Where did the ancient Europeans flee from snow and ice?

(ORDO NEWS) — During the last ice age, today’s south of France and the Iberian Peninsula were a climatic paradise, while the inhabitants of the Apennine Peninsula were dying of cold. Scientists have established when the Europeans mixed with each other.

When modern humans settled in Europe some 45,000 years ago, some of them ended up in what are now fertile regions: the Algarve, Andalusia, and Provence.

But how idyllic the real life of the hunters and gatherers there was, it is difficult to say today. However, by choosing these lands as their homeland, they rendered a great service to their descendants.

While the rest of Europe became an uninhabitable region during the coldest phase of the last ice age, the southwest of the continent remained a zone with a pleasant, warm climate.

In this climatic paradise, no one had to leave their homes.

Such an idea of ​​life during that period can be obtained from a recently published detailed article in the scientific journal Nature.

An international team of scientists studied the heritage of 356 people who lived at that time in different regions of Eurasia.

Scientists, comparing the results of their research, were able to reconstruct the routes of movement of hunters and gatherers over a period of 30 thousand years.

Some places were as uninhabitable as the North Pole

Research data indicate that the southwest of Europe has been a fertile region for many generations. The change of generations there can be traced over a period of 20 thousand years.

Cosimo Posth, a researcher at the University of Tübingen, says: “For the first time, we can confirm with facts the assumption that people in the coldest phase of the last ice age took refuge in the ego-west of Europe, where climatic conditions were more favorable”.

And when later the climate became warmer in other regions, people spoiled by the sun settled in the northern and eastern regions.

But there were also people who at that time ended up in places as unsuitable for life as today’s North Pole.

Such regions included, for example, today’s Czech Republic and – oddly enough – Italy, which was previously considered the Mediterranean haven of people.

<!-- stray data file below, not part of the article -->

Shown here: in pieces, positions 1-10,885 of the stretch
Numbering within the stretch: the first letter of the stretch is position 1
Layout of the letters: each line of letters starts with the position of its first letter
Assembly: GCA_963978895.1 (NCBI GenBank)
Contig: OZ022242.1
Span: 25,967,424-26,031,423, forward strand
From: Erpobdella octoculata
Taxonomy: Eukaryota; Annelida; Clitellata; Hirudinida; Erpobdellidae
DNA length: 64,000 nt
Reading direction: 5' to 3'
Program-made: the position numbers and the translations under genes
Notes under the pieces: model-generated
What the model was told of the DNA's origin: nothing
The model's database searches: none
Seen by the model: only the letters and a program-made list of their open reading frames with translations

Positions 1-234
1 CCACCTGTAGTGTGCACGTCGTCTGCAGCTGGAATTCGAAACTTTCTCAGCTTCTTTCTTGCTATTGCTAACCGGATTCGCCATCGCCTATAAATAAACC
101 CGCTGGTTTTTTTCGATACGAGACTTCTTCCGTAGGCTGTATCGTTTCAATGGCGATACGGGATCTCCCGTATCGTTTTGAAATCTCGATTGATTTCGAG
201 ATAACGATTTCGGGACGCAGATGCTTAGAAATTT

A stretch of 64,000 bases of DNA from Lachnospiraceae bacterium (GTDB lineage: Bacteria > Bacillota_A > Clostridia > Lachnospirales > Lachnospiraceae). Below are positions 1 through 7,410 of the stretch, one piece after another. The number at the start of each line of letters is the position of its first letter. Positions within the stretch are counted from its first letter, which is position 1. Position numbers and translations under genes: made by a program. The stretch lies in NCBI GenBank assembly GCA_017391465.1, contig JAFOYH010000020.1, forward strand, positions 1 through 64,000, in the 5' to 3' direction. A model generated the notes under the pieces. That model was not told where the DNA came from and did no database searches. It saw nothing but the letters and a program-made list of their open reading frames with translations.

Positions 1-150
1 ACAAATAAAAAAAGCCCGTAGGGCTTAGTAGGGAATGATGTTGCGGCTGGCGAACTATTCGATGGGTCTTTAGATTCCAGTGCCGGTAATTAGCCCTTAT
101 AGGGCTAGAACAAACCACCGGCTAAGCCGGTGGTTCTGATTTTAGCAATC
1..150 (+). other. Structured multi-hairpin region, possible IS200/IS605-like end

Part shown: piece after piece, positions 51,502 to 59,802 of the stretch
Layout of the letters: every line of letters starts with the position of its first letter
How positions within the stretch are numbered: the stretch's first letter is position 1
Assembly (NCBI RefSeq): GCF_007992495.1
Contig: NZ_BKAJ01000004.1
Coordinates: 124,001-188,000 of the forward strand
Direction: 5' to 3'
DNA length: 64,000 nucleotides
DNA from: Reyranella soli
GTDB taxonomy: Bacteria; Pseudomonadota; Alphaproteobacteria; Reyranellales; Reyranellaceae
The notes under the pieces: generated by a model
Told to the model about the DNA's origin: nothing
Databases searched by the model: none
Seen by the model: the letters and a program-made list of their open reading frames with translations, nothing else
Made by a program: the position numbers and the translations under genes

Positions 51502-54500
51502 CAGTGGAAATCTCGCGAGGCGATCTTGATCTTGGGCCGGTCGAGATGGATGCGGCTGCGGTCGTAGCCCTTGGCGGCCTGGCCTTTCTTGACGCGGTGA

But after the cold reached its maximum there, it was not possible to establish signs of the presence of hunters and gatherers who previously lived there using genetic analysis – they died out.

However, the Apennine Peninsula did not remain deserted for long, as the results of further research showed. When the temperature in the region began to rise again, men and women with different genetic traits were drawn there.

Another participant in the study, He Yu from the University of Beijing, says: “Presumably, these people during the maximum of the last glaciation came from the Balkans to northern Italy and spread across the peninsula as far as Sicily.”

But soon some ancestors of the current Italians and Italians were overcome by wanderlust, and about 14 thousand years ago they settled throughout Europe and at the same time displaced the descendants of those people who had come there earlier from the southwestern regions.

The team of researchers speaks of a large genetic exchange and that this migration was also caused by weather changes.

Participating biochemist Johannes Krause of the Max Planck Institute for Evolutionary Anthropology in Leipzig says: “Then the climate warmed up in a relatively short time and forests spread throughout Europe.

Perhaps this is what prompted people from the south to expand their living space. And the people who lived there before, as their living space narrowed – the mammoth steppe – were probably forced out by newcomers.

The next turning point came about 8,000 years ago, scientists report. By that time, agriculture and sedentary life had spread from Anatolia to Europe.

“It is possible that the migration of ancient peasants caused the final retreat of hunters and gatherers to the northern fringes of Europe, and at the same time, genetic mixing between the two groups began, which lasted almost 3,000 years,” says Krause.

The study confirms that people from time immemorial rushed to where they lived better.

Commenting on the study French scientist Ludovic Orlando (Ludovic Orlando) praised his results: she alone traces her ancestry back to those groups that were the first to establish themselves on the continent.”


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